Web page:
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Newspaper Page Text
" FOR LOVE OF GRACE
What a disappointed Lover
Would, But Couldn't Do.
"Good nigljt, my sweet wife-to-be"
called George Bond across
9 the veranda .to the orettv little
woman who. stood in the door
He had won her heatt and so
he was very happy. As he swung
jauntily out of the yard' into the
road he whistled loudly a gay
He had just five miles of road
ahead of him, but then, thejiight
was bright wjth moonlight arid
his heart was bright with love."
George had scarcely rounded
the curve about a mile from his
starting point when a figure dart-
ed'into the road a hundred yards
behind him. George was whist
ling so shrilly and such a not of
thoughts were racing through his
" brain that he did not hear the
brush crack, nor did he look
around to see the plated weapon
blink in the moon's rays.
-Ambrose Pierre was a'sure shot
with the revolver, too. He had
hated George since he "found he
was winning Grace from him.
.That very afternoon he had
1 sought her hand and hadkfailed
( in his,, errand.' He had followed
his rival nearly a mile and a half,
' storing up 'murderous" thoughts,
when they came to an abrupt rise
in the highway. As George reach
ed the top of this he paused a mo-
ment to look on the scene of beau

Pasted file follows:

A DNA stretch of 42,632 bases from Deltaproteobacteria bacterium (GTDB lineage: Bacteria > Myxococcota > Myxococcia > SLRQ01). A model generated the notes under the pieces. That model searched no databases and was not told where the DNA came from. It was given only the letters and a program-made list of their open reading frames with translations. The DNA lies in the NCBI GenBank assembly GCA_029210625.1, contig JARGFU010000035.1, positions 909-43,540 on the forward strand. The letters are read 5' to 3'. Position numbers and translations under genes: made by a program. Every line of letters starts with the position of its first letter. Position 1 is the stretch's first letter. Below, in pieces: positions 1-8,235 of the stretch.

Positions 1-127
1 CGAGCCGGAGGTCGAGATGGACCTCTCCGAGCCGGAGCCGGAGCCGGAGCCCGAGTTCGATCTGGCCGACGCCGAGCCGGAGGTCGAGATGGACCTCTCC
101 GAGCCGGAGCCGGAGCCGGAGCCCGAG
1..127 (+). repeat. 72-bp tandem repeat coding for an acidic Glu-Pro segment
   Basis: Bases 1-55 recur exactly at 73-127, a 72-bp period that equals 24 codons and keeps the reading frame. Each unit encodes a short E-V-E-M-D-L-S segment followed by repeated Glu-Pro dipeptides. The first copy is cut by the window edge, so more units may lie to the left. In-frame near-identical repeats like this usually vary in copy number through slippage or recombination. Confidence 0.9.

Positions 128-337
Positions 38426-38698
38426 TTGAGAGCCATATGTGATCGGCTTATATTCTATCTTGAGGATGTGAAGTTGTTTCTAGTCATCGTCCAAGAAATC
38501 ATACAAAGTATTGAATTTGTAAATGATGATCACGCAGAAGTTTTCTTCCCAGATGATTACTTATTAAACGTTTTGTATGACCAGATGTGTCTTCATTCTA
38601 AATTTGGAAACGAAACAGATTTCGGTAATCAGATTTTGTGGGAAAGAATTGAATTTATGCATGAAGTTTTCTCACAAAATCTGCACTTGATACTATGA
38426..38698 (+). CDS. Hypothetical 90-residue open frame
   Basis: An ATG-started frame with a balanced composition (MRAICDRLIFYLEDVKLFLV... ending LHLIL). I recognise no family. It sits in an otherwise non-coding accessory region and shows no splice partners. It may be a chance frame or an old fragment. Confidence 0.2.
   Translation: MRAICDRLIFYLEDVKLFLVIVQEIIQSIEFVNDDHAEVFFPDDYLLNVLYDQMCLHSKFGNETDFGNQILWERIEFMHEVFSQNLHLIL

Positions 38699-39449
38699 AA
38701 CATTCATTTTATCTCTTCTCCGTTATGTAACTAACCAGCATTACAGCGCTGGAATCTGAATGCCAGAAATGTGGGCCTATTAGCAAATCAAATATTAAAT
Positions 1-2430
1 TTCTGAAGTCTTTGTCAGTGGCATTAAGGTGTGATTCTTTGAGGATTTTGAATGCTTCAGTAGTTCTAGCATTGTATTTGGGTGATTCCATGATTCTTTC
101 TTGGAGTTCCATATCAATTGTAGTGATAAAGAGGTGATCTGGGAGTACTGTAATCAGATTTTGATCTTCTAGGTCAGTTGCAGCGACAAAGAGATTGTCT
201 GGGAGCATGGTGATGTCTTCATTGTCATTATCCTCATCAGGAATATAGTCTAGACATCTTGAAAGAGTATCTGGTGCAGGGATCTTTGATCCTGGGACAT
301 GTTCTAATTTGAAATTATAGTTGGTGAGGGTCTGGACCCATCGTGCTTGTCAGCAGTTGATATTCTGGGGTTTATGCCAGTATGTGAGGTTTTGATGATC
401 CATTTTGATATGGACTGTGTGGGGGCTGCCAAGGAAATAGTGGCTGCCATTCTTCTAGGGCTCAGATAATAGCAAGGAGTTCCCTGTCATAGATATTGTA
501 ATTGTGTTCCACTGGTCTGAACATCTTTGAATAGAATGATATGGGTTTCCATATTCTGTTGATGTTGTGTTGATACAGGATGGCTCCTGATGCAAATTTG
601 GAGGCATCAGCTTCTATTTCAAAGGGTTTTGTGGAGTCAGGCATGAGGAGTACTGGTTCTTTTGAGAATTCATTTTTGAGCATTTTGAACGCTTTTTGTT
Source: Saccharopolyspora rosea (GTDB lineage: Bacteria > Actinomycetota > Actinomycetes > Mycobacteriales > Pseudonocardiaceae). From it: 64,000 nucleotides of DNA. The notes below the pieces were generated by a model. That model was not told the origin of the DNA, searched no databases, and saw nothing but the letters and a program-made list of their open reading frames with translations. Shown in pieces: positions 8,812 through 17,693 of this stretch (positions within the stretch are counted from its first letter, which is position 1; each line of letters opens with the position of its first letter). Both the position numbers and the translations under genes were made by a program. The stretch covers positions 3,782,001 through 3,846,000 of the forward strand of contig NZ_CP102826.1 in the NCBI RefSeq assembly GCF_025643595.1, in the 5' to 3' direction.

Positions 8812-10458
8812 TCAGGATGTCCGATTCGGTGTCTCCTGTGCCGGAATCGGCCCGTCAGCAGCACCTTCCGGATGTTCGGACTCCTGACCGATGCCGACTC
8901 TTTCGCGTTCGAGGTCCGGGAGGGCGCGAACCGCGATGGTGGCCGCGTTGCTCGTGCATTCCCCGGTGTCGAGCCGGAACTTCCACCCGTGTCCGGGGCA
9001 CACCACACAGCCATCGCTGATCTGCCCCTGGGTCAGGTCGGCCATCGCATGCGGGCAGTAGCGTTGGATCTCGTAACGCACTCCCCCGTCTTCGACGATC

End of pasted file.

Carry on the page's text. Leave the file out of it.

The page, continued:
ty about him. His figure stood out
- " ' -
sharply and black" against the face
of the setting moon. The worst
kind of a shot could have picked
him off at that distance and with
Pierre raised his gun. The
moonlight scintillated along the
barrel. Just a twitch of his fin-'
ger and his rival would be no
more. George started forward
again. Ambrose tried to pull the
trigger, but somehow he could
not do it.
MD n," he sulked to himself
as he realized his weakness and
that his opportunity had passed,
for Bond had nqvJproceedecf and
was out of sight, cut still he pur
Another mile and another op
portunity presented itself, but
Pierre waagain too weak for the
morbid work he had planned.
He was furious with himself
"I must get him," said he, as
he glowered at the figure faintly
This time Pierre left the road
and lay in wait at the edge of
Bond's yard. He was carefully
secreted in the thick brush not
morethan three feet from the
r His heart sounded like the
drumming partridge, as it beat
wildly against his breast.
Hark! The footfalls of George
Bond are plainly audible now. In.
a few (moments he will pass the
ambush of-his rival. T.
Here he is ! Pierrewhipped up
his gun, took carefuL aim and
fell back in a faint
Ah, Pierre was not meant for a;
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